Press Release 09-25-2019

EEOC Sues Ring Power for Race Discrimination

 Caterpillar Equipment Dealer Relegated Military Veteran Technician to Janitorial Duties Because of His Race, Federal Agency Charges in Lawsuit

ST. AUGUSTINE, FL - Ring Power Corporation (Ring Power), North and Central Florida's Caterpillar-brand heavy equipment dealer, violated federal law when it relegated a black technician to janitorial duties because of his race, the United States Equal Employ­ment Opportunity Commission (EEOC) charged in a lawsuit filed today.

According to the EEOC's lawsuit, Ring Power hired a naval military veteran as an electrical power generator technician at the company's St. Augustine, Florida headquarters. As the only black technician in the department, he was subjected to racially-motivated treatment throughout his employment including being denied training, work, and overtime opportunities. Despite his training and skills as an electrical technician, his supervisor used racial expletives to make the point that black employees were only good for cleaning and sweeping. His complaints to Ring Power went unresolved and lead to his resignation.

Such alleged conduct violates Title VII of the Civil Rights Act of 1964.  The EEOC filed suit in the United States District Court for the Middle District of Florida, Jacksonville Division (EEOC v. Ring Power Corporation, Civil Action No. 3:19-cv-01098), after first attempting to reach a pre-litigation settlement through its voluntary conciliation process. The EEOC asserts that Ring Power's actions were intentional and demonstrated a reckless indifference to the black technician's federally protected rights.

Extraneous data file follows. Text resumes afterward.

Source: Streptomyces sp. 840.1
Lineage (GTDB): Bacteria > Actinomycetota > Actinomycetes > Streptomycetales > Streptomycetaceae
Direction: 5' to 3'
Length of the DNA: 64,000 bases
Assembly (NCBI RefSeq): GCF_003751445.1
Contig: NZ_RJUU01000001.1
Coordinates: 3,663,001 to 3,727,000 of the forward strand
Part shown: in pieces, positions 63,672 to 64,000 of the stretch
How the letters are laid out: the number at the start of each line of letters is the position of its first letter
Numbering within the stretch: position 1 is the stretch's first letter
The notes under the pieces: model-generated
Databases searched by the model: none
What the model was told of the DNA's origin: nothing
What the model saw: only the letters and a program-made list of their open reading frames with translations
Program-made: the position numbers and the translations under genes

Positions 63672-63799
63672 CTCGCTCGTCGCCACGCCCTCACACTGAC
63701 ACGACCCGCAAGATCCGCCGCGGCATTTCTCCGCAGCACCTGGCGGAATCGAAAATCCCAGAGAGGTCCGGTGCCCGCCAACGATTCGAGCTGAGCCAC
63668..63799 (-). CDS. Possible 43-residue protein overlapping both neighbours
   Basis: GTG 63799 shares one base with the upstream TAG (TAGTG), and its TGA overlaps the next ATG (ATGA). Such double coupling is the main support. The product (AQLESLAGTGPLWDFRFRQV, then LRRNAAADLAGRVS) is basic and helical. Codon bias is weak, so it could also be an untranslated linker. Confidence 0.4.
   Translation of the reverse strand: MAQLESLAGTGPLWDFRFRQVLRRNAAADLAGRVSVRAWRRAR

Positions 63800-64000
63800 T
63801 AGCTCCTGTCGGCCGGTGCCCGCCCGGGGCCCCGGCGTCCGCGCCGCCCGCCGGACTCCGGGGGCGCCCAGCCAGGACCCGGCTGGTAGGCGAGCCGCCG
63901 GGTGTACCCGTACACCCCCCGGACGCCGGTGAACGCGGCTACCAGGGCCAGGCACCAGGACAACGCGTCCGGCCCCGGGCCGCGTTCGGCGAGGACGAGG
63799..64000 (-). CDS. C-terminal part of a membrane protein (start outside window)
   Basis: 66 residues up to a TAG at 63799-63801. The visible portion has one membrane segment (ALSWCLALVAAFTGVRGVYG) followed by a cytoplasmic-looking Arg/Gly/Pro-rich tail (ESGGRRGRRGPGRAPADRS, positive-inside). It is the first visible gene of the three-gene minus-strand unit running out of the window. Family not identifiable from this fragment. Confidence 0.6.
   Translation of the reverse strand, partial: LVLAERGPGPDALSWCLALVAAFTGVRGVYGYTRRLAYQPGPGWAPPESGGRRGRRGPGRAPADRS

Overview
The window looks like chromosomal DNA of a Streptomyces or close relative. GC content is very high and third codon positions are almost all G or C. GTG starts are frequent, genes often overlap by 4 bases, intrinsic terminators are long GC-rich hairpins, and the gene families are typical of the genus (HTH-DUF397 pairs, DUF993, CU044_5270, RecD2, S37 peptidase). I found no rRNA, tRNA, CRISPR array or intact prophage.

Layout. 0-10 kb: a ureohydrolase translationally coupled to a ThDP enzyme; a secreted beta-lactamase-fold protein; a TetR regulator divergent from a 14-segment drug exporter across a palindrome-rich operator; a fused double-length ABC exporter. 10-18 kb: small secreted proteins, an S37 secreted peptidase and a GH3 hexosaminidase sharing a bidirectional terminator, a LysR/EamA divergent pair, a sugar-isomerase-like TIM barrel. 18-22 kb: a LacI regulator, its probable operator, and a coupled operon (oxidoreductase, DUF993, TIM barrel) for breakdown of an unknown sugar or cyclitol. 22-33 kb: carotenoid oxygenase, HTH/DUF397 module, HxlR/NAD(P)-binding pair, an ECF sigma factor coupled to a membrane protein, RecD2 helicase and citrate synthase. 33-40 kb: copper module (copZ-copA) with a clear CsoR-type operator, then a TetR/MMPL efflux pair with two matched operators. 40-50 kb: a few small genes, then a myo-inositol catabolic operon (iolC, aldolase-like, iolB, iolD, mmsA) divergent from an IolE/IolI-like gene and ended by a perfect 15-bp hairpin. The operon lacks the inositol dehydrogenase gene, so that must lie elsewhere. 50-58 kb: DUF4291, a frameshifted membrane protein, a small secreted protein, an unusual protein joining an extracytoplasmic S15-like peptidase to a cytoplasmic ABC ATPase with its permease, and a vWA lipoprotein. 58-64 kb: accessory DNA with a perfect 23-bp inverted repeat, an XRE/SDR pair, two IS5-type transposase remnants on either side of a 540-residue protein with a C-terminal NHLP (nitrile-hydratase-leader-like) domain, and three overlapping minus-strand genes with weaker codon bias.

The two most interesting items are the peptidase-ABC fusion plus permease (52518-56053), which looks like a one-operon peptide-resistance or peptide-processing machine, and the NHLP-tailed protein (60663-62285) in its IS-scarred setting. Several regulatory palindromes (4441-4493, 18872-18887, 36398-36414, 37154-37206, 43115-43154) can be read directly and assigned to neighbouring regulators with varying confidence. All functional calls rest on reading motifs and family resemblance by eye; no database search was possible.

"It is unfortunate, but it is a reality that racial discrimination continues to infect the workplace in 2019. EEOC will vigorously prosecute employers who disregard federal law and deny minorities employment opportunities because of their race," said EEOC Regional Attorney Robert Weisberg. "It is repulsive  that any employer  would make work assignments on the basis of race."

Michael Farrell, district director for the Miami District Office, said, "The EEOC continues to see too many complaints of race discrimination. An employee's race should never be a factor in an employer's assignment of work duties or in decisions regarding training, advancement opportunities, salary, or any other workplace benefits."

The EEOC is responsible for enforcing federal laws against employment discrimination.  The Miami District Office's jurisdiction includes Florida, Puerto Rico and U.S. Virgin Islands. The EEOC advances opportunity in the workplace by enforcing federal laws prohibiting employment discrimination. More information is available at Stay connected with the latest EEOC news by subscribing to our email updates.